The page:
7 Tips To Make Cooking For 1 A Lot Less Depressing

by Sharon Chen

Does any of this sound familiar? After a long day at work, you stand on your feet in the kitchen for 40 minutes or more making some unsavory food that takes just five minutes to choke down.

Now you're left with a sink full of dirty dishes, and you feel less healthy than ever. Cooking for one doesn't have to be this way. Throw away the take-out menus, TV dinners and junk food and get busy in the kitchen with these seven mouth-watering tips guaranteed to make you enjoy cooking for one.

Take The Day

Who says you have to slave over the stove every night to enjoy homemade goodness cooked up in your own kitchen? When you cook in large batches, you'll save time and money.

Choose one day each week to spend time cooking meals you can enjoy all week long. This allows you to buy ingredients in bulk since you'll be using them all up in your recipes adjusted for several portions. You'll want to have some options available for storing your meals, which brings us to the next tip…

Pack Them Up

You don't need to be a canning expert to enjoy pre-made homemade meals all week long. Invest in some quality glass Mason jars, freezer-safe bags and freezer paper.

Soups and stews that have been allowed to come to room temperature can be frozen inside Mason jars. Just be sure to leave an inch of headroom to allow for expansion during the freezing process. Freezer bags can hold everything from cooked fish and veggies to slices of homemade garlic bread. Freezer paper is useful for long-term freezer storage of pot roast, pork ribs or Buffalo wings. Follow the wrapping instructions on the outside of the freezer paper box.

Be Civilized

The days of eating standing up in front of the sink or refrigerator are over for you. Make home dining an event that you look forward to each night when you arrive home from a hard day at the office. Take the time to prepare the table ahead of time with a candle or flower centerpiece, cloth napkins and silver (not plastic!) cutlery. Heck, if you're feeling special, drop a lemon wedge in your water glass. You deserve it.

Eat Better on the Go

Think outside the fast food lane when it comes to eating on the go. The same meals you enjoy at home can be made into fantastically healthy lunches on the go. Why not tuck meatloaf and kale into some pita bread for a hearty sandwich? Zesty Garlic Green Beans or Kale Quinoa Salad can be enjoyed as a cold nibbler snack any time of day when you tuck them into a sandwich bag.

Pass on the foods that make you feel unhealthy and concentrate on ones that energize you. Some French toast recipes you can eat on the run will start your day with the protein you need to power through.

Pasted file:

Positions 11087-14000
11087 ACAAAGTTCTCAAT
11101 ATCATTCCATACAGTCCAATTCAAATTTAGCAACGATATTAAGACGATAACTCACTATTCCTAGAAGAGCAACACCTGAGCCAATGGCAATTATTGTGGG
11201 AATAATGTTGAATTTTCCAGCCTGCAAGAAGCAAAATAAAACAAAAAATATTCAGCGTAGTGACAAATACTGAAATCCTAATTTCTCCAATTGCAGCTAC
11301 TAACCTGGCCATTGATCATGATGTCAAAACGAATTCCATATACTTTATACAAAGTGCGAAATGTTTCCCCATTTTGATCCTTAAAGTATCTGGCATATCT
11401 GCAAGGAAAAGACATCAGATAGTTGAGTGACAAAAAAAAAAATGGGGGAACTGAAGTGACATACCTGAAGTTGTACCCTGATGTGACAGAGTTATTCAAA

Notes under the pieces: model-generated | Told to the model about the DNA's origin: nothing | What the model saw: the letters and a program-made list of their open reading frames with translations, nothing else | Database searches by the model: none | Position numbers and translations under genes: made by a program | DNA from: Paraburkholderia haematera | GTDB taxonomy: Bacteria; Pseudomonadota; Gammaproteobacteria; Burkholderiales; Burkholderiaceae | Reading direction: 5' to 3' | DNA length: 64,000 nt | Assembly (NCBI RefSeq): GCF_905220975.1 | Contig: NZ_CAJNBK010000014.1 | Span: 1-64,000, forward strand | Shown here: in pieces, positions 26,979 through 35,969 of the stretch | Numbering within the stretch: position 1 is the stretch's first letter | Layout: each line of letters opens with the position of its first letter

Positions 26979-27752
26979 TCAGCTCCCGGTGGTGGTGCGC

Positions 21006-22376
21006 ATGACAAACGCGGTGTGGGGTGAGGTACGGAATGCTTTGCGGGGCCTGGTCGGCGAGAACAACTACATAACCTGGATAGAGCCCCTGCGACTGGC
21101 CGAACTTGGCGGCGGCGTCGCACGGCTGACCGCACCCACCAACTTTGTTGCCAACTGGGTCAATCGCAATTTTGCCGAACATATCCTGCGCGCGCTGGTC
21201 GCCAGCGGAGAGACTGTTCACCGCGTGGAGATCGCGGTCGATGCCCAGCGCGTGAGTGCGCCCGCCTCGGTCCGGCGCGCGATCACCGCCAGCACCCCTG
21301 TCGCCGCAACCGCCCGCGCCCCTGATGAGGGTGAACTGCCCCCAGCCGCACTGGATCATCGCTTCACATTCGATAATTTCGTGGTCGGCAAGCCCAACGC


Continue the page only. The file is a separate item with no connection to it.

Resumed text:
Reheat With Relish

You have a few different options to reheat your menu concoctions. Use the microwave to reheat meats, the stovetop to reheat soups and stews and the toaster oven (or regular oven) to reheat bread.

The reasoning is, the microwave can reheat your meat quickly without drying them out, but it requires adjustment and repeated stirring for liquids, so soups and stews are best reheated in a pot on the top of the range set on low. Bread changes to an unsavory consistency in the microwave, so you're better off wrapping it in a little bit of tin foil and reheating it in the toaster oven.

Eat it Cold

There are tons of great, healthy cold food options for those who don't necessarily want to reheat meals. For instance, a Feta Beet Salad can give you all the nutrients you would want for a hearty lunch at work or on a weekend day.

Beets are deceptively easy to cook (just boil in a pot of water and the skins literally fall off when they cool), but if you're feeling stuck for time, the canned or jarred variety is always an option.

If you feel like making your coworkers jealous (and let's face it—who doesn't?), sit at your desk with this protein packed Quinoa Bowl. Once you have cooked the quinoa, you can refrigerate it and add all kinds of ingredients to it. The whole dish is best served cold or at room temperature.

Stock Up For Serving

Of course, to make all this delicious food for one, you'll need to fill your pantry with some staples. Just a few items will take you a long way when you're going solo in the kitchen. Here are the basics of what you'll need:

  • bag of rice or pasta
  • box of quinoa
  • bag of potatoes
  • sleeve of garlic
  • bag of lemons or limes
  • bag of onions
  • various vegetables

Cooking for one doesn't have to be daunting, and it doesn't have to be a big affair that consumes hours of your time each night. Use these tips to get your cooking on, one flavorful meal at a time.

Sharon Chen is the author of, where she helps busy professionals plan easy and delicious home-made meals in less time than they ever thought possible. Sign up for her free Top 7 One-Dish Meals Mini Cookbook so that you can put scrumptious and healthy dinners on the table as quickly as possible.